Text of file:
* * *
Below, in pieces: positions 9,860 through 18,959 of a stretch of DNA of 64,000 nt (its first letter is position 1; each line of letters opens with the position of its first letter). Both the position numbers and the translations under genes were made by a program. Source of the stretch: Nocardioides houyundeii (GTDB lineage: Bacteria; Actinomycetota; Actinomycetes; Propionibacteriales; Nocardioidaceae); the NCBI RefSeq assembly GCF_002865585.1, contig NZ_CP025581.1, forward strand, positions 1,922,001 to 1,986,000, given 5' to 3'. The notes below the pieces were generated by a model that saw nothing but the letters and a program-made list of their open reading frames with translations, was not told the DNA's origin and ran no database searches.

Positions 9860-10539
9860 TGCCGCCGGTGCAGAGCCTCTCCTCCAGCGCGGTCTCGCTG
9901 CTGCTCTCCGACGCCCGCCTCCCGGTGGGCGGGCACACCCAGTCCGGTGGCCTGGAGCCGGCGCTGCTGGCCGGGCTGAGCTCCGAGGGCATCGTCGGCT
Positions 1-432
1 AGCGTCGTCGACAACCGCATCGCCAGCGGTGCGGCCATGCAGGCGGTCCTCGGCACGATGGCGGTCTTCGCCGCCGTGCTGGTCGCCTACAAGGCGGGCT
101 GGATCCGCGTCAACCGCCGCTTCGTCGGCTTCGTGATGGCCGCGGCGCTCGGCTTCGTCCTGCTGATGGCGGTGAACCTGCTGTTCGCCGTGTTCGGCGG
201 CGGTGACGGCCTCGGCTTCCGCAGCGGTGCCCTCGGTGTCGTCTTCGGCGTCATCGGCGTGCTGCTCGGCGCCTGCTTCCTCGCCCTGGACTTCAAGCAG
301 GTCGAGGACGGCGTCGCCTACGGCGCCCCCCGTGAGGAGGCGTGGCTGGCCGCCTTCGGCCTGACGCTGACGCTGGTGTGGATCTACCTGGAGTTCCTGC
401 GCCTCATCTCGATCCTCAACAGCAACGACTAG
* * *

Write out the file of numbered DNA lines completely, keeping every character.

Below, in pieces: positions 9,860 through 18,959 of a stretch of DNA of 64,000 nt (its first letter is position 1; each line of letters opens with the position of its first letter). Both the position numbers and the translations under genes were made by a program. Source of the stretch: Nocardioides houyundeii (GTDB lineage: Bacteria; Actinomycetota; Actinomycetes; Propionibacteriales; Nocardioidaceae); the NCBI RefSeq assembly GCF_002865585.1, contig NZ_CP025581.1, forward strand, positions 1,922,001 to 1,986,000, given 5' to 3'. The notes below the pieces were generated by a model that saw nothing but the letters and a program-made list of their open reading frames with translations, was not told the DNA's origin and ran no database searches.

Positions 9860-10539
9860 TGCCGCCGGTGCAGAGCCTCTCCTCCAGCGCGGTCTCGCTG
9901 CTGCTCTCCGACGCCCGCCTCCCGGTGGGCGGGCACACCCAGTCCGGTGGCCTGGAGCCGGCGCTGCTGGCCGGGCTGAGCTCCGAGGGCATCGTCGGCT
Positions 1-432
1 AGCGTCGTCGACAACCGCATCGCCAGCGGTGCGGCCATGCAGGCGGTCCTCGGCACGATGGCGGTCTTCGCCGCCGTGCTGGTCGCCTACAAGGCGGGCT
101 GGATCCGCGTCAACCGCCGCTTCGTCGGCTTCGTGATGGCCGCGGCGCTCGGCTTCGTCCTGCTGATGGCGGTGAACCTGCTGTTCGCCGTGTTCGGCGG
201 CGGTGACGGCCTCGGCTTCCGCAGCGGTGCCCTCGGTGTCGTCTTCGGCGTCATCGGCGTGCTGCTCGGCGCCTGCTTCCTCGCCCTGGACTTCAAGCAG
301 GTCGAGGACGGCGTCGCCTACGGCGCCCCCCGTGAGGAGGCGTGGCTGGCCGCCTTCGGCCTGACGCTGACGCTGGTGTGGATCTACCTGGAGTTCCTGC
401 GCCTCATCTCGATCCTCAACAGCAACGACTAG